Have you bothered to publish any of your research in peer reviewed journals? If not, why should we believe you instead of the general consensus amongst scientists that a) being overweight/obese is unhealthy (except when you’re overweight/obese with less than the ordinary amount of bodyfat e.g. atheletes) and b) peoples attitudes to being overweight as well as their general levels of conscientiousness matter to their capacity to maintain a normal weight (and yes, a persons levels of impulsiveness and conscientiousness (as measure by e.g. the Five Factor Personality Model) do predict whether they are going to be overweight or obese). Pickup any medical student’s text book on pathology and they will tell you that overweight and obesity causes disease, and the reason these text books have the things they do in them is because there is a general consensus amongst the medical community that they are true – No dances with fat, ‘bacterial infectionss’ were not invented by the pharmaceutical industry to sell antibiotics!

    Why should we believe a theory about a conspiracy that has somehow fooled/seduced/coerced tenured scientists at leading universities, not to mention ordinary doctors – men and women who spend their lives trying to improve peoples health and reduce their suffering? Are they, generally speaking, idiots/being paid by the ‘diet industry’ when they claim that having too much body fat causes increased risk of certain diseases (heart disease, cancer etc.) Or are these doctors, despite having gone through incredibly intense training, complete idiots who just can’t read journals as well as you can? Doesn’t your conspiracy theory, at the end of the day, boil down to a theory similar to the ‘9/11 truther’s’ or the ‘climate conspiracy theorists’ etc. Why don’t the tenured scientists just come out and say “We’ve been wrong all along, ONLY DANCES WITH FAT KNOWS THE TRUTH! THERE IS NOTHING WRONG WITH HAVING TOO MUCH BODY FAT! NOTHING YOU CAN DO CAN EVER EVER EVER REDUCE YOUR BODY FAT, DON’T TRY! JUST EAT PEOPLE, GO CRAZY!!!”

    Why not instead acknowledge the obvious: that there is a strong consensus from full time scientists who have devoted their life to studying health and overweight, and whose opinions as a whole can be trusted due to their tenure at reputable organisations. That the consensus is that having too much body fat is a bad thing, and that generally speaking, except for persons with above average levels of lean tissue, overweight and obese people have too much body fat and this causes them serious health problems, with the greater the fat the greater the health problems.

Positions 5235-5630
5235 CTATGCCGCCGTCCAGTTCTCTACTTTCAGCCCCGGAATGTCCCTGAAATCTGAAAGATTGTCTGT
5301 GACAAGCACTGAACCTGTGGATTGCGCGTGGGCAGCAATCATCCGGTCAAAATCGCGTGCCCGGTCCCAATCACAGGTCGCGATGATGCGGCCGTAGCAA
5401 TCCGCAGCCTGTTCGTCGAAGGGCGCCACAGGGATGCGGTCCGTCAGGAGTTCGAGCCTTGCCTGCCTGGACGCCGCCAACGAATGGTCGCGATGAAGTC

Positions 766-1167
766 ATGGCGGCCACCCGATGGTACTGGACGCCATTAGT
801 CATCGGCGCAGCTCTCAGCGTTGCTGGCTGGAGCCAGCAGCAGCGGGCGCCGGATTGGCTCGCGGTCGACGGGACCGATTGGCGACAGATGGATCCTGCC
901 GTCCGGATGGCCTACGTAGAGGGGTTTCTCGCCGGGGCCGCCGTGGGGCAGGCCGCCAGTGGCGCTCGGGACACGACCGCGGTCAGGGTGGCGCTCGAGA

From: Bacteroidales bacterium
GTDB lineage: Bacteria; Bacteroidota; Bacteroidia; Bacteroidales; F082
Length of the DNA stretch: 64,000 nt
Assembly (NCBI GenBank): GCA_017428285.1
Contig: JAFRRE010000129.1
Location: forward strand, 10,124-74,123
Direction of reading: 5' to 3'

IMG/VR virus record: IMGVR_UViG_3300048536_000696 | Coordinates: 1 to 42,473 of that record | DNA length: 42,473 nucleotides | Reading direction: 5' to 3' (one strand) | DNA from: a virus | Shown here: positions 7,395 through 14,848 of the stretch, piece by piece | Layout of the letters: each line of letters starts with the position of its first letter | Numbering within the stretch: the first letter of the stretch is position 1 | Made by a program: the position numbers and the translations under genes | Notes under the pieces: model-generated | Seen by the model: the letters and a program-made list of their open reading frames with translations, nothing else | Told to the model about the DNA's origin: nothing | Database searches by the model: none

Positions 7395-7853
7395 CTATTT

But that 1) no, just because someone is fat doesn’t mean that they are less entitled to any dignity or respect, and that 2) discrimination against fat people is a real and unjustified form of discrimination that should be fought against by society and that 3) being fat should not make anybody feel worse about themselves as a person, and 4) that loosing weight is a very difficult process that persons who have been overweight/obese for a long time will have great difficulty doing, and will often require significant behavioural therapy or possible surgical/drug assistance for very severe cases.

    And thats it! But you have to go on and on about how Bush bought down the twin towers or how Obama wasn’t born in America etc. etc.

    • M,

      Thank you for taking the time to write out such a long reply.

      First, you ask repeatedly “why should we believe you”? You shouldn’t. As I always say on this blog I’m simply providing options and information. My goal is that people make up their own minds and then make their own choices. The consensus used to be that the world was flat. That was also espoused by the best scientists of the time. Pregnant women used to be given thalidomide by these same well meaning doctors, based on information in their textbooks, until contrarians proved that it caused serious birth defects. In science, we always leave room for the circumstance that we could be wrong and we are always looking for more and better research. It is perhaps interesting to note that you’ve spent your time here stating your opinion as fact. At any rate, I’m bored with you now. You are welcome to read this post for full information about my policies on argument. http://danceswithfat.wordpress.com/2010/10/04/side-effects-may-include-weight-loss/

      Thanks for the laugh – this is my first time being compared to a birther and it got my Sunday off to an amusing start. Best of luck to you in whatever it is you are trying to accomplish.

  11. Yeah… I did that diet once upon a time and oh boy did it wreck my health. I lived on mostly candy and it was “fine” as long as I didn’t go above whatever the “magic” number of calories were for me at the time. Sure, I lost a ton of weight. After a few years, I couldn’t think straight anymore and all I could think about was food. My skin turned gray and my hair thinned. Did I mention that I have several teeth with very little enamel from all the hunger and God only knows whatever other permanent damage my body has sustained?
    Yeah, it’s not a diet that I would recommend. I’d rather be fat and eating better and I am – so yay!
    Those docs claiming the ends justify the means as long as weight is lost make me want break something.